Humphrey Carpenter (1946–2005) was an English biographer, author, and radio broadcaster.
Carpenter was born, died, and lived practically all of his life, in the city of Oxford. On leaving the Dragon School in Oxford, Carpenter studied at Marlborough College in Wiltshire, but returned to study English at Keble. During his appointment at BBC Radio Oxford, Humphrey met his future wife, Mari Prichard. They married in 1973.
His notable output of biographies included: J. R. R. Tolkien (1977) (also editing of The Letters of J. R. R. Tolkien), The Inklings (1978), W. H. Auden (1981), Ezra Pound (1988), Evelyn Waugh (1989), Benjamin Britten (1992), Robert Runcie (1997), and Spike Milligan (2004). His Mr Majeika series of children's books enjoyed considerable popularity and were successfully adapted for television. His encyclopedic work The Oxford Companion to Children's Literature (1984), written jointly with his wife, became a standard reference source.
In 1983, he formed a 1930s style jazz band, Vile Bodies, which for many years enjoyed a residency at the Ritz Hotel in London. He also founded the Mushy Pea Theatre Group, a children's drama group based in Oxford, which premiered his Mr Majeika: The Musical in 1991 and Babes, a musical about Hollywood child stars.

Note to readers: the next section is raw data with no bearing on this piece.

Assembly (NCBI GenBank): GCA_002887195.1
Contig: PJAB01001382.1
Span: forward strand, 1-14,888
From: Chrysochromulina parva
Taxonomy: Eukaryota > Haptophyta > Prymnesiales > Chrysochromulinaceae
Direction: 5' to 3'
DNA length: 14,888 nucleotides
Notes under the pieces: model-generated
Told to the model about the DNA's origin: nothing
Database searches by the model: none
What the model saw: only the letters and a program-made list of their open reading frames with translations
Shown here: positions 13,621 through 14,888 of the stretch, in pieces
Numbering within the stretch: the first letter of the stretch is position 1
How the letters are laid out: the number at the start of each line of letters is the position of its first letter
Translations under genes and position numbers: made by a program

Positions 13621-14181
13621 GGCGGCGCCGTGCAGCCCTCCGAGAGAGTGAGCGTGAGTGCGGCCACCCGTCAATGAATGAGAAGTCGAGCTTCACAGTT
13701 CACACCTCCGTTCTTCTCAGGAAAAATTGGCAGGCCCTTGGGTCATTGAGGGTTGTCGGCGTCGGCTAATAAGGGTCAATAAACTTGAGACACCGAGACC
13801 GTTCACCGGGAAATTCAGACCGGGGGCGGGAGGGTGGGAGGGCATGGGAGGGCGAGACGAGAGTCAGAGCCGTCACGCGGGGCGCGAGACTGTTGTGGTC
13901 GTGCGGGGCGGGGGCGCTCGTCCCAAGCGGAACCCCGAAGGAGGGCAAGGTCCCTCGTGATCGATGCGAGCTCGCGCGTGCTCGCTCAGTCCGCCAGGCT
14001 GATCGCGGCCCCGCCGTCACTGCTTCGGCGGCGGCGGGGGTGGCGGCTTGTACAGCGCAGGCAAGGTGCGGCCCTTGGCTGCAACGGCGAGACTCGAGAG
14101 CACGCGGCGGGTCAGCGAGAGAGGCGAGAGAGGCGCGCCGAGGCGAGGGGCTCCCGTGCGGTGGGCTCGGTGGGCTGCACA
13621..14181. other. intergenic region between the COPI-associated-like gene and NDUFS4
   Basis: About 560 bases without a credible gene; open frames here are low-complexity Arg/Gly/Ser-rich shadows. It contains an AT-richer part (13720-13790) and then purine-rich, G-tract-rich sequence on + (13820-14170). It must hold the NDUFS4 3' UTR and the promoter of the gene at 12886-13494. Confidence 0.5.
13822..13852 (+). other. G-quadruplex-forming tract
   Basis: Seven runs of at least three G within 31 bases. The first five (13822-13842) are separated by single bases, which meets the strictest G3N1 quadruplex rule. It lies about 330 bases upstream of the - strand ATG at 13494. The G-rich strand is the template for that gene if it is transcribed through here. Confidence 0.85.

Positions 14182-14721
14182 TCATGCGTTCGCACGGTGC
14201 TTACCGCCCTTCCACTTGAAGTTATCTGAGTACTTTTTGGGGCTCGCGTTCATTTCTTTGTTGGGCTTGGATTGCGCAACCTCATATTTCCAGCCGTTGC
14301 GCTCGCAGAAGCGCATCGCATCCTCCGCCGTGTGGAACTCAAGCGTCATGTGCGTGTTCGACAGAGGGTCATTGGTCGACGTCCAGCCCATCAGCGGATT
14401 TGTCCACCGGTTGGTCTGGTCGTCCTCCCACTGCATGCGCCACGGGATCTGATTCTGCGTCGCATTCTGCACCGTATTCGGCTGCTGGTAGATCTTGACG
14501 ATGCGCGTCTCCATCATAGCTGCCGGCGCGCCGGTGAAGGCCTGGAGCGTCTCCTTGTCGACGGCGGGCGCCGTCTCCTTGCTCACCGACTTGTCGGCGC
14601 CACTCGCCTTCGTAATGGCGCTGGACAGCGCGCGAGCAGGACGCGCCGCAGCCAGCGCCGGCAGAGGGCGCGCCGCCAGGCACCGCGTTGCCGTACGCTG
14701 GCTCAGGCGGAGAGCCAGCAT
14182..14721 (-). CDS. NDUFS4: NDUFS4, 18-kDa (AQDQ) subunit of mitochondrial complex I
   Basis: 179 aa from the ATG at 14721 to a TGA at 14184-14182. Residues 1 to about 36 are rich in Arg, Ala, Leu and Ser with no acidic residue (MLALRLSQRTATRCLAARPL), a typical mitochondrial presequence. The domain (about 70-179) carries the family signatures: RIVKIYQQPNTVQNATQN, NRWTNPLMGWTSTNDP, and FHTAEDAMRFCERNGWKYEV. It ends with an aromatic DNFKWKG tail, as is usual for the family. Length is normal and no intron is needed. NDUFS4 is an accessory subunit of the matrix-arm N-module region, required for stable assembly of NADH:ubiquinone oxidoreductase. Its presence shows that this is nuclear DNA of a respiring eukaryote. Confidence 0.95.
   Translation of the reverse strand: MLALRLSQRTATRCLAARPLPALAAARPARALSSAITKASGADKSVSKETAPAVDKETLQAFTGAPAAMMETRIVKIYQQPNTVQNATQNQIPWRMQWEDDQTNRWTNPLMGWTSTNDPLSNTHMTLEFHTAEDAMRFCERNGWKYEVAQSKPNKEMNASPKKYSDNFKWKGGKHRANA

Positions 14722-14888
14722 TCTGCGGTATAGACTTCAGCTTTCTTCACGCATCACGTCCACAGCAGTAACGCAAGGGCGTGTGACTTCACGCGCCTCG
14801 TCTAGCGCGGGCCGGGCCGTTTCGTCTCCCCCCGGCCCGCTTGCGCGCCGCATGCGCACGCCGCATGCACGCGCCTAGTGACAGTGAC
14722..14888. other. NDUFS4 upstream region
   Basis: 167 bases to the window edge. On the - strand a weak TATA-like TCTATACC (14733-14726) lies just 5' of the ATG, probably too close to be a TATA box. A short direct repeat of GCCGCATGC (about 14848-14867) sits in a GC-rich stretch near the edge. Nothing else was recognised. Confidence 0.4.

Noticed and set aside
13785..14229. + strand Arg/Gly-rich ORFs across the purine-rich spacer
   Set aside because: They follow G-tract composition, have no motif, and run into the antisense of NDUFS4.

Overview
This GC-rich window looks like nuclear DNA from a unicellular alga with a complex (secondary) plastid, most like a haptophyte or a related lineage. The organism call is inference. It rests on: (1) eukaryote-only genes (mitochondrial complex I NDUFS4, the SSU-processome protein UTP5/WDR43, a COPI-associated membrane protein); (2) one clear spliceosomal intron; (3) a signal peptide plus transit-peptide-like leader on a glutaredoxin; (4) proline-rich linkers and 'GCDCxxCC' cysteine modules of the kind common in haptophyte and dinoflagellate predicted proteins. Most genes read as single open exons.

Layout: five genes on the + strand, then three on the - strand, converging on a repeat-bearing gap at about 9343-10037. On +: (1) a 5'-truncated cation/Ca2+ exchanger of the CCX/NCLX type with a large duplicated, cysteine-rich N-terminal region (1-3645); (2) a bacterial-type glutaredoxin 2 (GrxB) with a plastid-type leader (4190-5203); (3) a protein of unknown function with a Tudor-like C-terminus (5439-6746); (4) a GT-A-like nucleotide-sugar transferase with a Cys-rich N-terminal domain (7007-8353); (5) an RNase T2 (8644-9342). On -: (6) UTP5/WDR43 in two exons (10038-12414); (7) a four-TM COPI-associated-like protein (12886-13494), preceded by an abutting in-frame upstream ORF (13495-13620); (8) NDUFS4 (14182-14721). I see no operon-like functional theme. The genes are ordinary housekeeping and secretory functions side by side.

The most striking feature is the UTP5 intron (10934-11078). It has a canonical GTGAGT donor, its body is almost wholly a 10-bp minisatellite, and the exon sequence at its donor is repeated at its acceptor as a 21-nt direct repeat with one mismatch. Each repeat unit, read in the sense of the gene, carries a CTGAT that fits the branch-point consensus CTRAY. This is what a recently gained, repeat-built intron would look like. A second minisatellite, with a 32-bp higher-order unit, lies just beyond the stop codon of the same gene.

Carpenter's other abilities included being a talented amateur jazz musician and an accomplished player of the piano, the saxophone, and the double-bass, playing the last instrument professionally in a dance band in the 1970s.
His early death was the result of heart failure, compounded by the Parkinson's disease from which he had suffered for several years. A commemorative stained glass window has been installed in The St. Margaret's Institute, Polstead Road honouring Humphrey's many accomplishments. He was survived by his wife, and two daughters.
Humphrey Carpenter. Wikipedia.